I recently read an article about how as a society we should embrace boredom. Put down our phones, the author demanded. Cast aside the remotes and laptop computers. We should stop multitasking and have uninterrupted time with our thoughts before we forget how. The argument of this and many other stories was that the quick, distracted nature of the internet has created a hyperactive, unfocused society, doomed to shallowness and anxiety because of all that multi-tasking. Be bored, the author recommended instead.

It’s an interesting concept. But the more I thought about it, the more I realized that this helpful guidance on how to be bored probably wasn’t written for parents. And it definitely wasn’t written for mothers.

Seriously, where do I sign up to sit quietly with my thoughts on a regular basis? Because I’ll book a one-way ticket there. Any parent knows that boredom is a luxury and one that you rarely — if ever — are permitted to indulge in. Between the cooking and the cleaning and the whole making sure your kids are fed and clothed, there just isn’t any time to indulge in boredom. Once you have a few golden moments of silence, you just want to sit and stare into the abyss, relishing the peacefulness, because you know how quickly it’s going to disappear.

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This is my life, though, and the life of mothers in general: constantly struggling to find one single moment during an over-scheduled, noisy day to think a single solitary thought. We can’t but multi-task, as mothers for millennia have done. You just can’t take life one task at a time when there’s an entire family to think about. Which brings me back to those articles telling people how bad constant stimulation is.

If the effects of the 21st century ways of life are detrimental to our well-being as individuals, then what in the hell has been happening to mothers for all these years? These countless books and articles telling us how we are sabotaging ourselves by trading in serious, sustained attention for the superficial kind of contact we have while multitasking are ridiculously insulting to women. I’m curious as to the biological effects that are occurring at this very moment while I’m typing these words, listening to one child watch Daniel Tiger, fielding questions from the other child about why dinosaurs went extinct and thinking about what I’m going to cook for dinner, all while suppressing the urge to pee because as soon as I stand up someone will ask me to make them a snack. If it’s true that I’m ruining my mind by attending to my little ones, surely women would have been fully ruined by now? If it’s true that being distracted all the time by tiny little tasks that don’t take up all your attention is actually ruining you, what are the effects of mothering?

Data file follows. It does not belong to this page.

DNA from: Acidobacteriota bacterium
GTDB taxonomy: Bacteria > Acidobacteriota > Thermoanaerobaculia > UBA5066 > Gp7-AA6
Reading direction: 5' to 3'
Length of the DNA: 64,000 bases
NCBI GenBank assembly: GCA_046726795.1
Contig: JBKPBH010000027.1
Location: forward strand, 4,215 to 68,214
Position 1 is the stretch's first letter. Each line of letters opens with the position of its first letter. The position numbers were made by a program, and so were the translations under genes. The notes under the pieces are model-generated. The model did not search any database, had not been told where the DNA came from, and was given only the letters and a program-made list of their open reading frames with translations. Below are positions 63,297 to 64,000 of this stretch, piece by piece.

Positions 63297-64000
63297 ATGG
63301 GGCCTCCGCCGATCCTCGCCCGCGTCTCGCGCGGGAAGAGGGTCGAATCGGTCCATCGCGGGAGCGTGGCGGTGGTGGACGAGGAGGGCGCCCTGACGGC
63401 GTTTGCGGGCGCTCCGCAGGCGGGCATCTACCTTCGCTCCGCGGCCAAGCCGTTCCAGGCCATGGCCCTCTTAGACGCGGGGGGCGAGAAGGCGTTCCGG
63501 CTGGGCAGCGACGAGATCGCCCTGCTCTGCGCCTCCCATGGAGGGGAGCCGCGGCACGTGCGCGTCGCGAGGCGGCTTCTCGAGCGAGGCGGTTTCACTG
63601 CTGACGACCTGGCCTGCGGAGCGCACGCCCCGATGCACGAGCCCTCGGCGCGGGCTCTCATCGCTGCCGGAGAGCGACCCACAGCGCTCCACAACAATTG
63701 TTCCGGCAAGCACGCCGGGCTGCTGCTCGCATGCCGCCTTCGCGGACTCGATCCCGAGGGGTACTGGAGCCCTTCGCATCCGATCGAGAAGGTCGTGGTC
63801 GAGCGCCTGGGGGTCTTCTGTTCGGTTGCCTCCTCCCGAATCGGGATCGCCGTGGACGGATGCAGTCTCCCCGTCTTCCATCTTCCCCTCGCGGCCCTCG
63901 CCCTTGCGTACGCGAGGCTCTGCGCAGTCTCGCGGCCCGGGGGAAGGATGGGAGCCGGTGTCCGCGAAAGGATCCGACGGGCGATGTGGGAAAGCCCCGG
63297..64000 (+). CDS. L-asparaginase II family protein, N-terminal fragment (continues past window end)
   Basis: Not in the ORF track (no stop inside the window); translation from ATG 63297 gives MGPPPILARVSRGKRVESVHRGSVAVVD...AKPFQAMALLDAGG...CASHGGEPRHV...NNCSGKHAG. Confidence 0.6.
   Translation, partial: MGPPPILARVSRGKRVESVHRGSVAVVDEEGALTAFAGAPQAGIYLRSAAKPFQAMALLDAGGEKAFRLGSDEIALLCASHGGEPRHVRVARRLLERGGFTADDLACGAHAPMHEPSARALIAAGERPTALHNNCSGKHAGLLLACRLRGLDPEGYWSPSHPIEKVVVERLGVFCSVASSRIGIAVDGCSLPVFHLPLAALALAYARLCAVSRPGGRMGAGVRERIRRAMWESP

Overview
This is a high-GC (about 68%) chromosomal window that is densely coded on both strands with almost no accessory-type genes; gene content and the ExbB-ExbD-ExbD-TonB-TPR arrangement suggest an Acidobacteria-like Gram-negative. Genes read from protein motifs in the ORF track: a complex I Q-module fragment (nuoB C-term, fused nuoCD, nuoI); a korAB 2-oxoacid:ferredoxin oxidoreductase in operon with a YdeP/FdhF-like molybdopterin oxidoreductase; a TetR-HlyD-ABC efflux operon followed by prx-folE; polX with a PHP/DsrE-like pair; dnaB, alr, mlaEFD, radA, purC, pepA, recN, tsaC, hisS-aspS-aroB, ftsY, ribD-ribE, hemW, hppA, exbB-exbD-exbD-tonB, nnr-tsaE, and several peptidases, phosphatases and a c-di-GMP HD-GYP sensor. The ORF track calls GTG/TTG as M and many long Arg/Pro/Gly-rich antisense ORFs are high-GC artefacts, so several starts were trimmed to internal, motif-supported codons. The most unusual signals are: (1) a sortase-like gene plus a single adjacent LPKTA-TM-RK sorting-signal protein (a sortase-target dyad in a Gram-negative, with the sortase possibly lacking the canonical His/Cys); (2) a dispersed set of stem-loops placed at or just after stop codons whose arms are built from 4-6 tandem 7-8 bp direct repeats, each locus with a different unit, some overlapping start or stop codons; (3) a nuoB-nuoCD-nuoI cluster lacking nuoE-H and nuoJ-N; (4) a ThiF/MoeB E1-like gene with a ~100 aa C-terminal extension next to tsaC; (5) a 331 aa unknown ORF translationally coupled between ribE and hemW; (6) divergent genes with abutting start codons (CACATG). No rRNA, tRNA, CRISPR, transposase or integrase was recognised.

I’ll tell you what they are. Multi-tasking makes you tired. It makes you hungry. It makes your cranky sometimes. It does not destroy your mind. To suggest that it does is to insult the very existence of mothers. No book whose ethical system may as well be called “Don’t be a Mother” can be taken seriously.

Obviously, the ultimate form of multitasking is growing another human while working, raising other humans, or just existing. Don’t tell me that that’s a bad thing. Instead, bring me a glass of wine. The nightly wine-d down routine is essential. My nightly routine involves the serenity that washes over me as I pour a glass of thoughtfully selected Riesling that has been chilled to perfection. As soon as the cool and crisp flavor hits my palate, I’m instantly transported to a place where I’m all alone with my thoughts, reflecting on how much sleep I had before children. You know, until a child wakes up needing me to slay a monster that’s been lurking under the bed.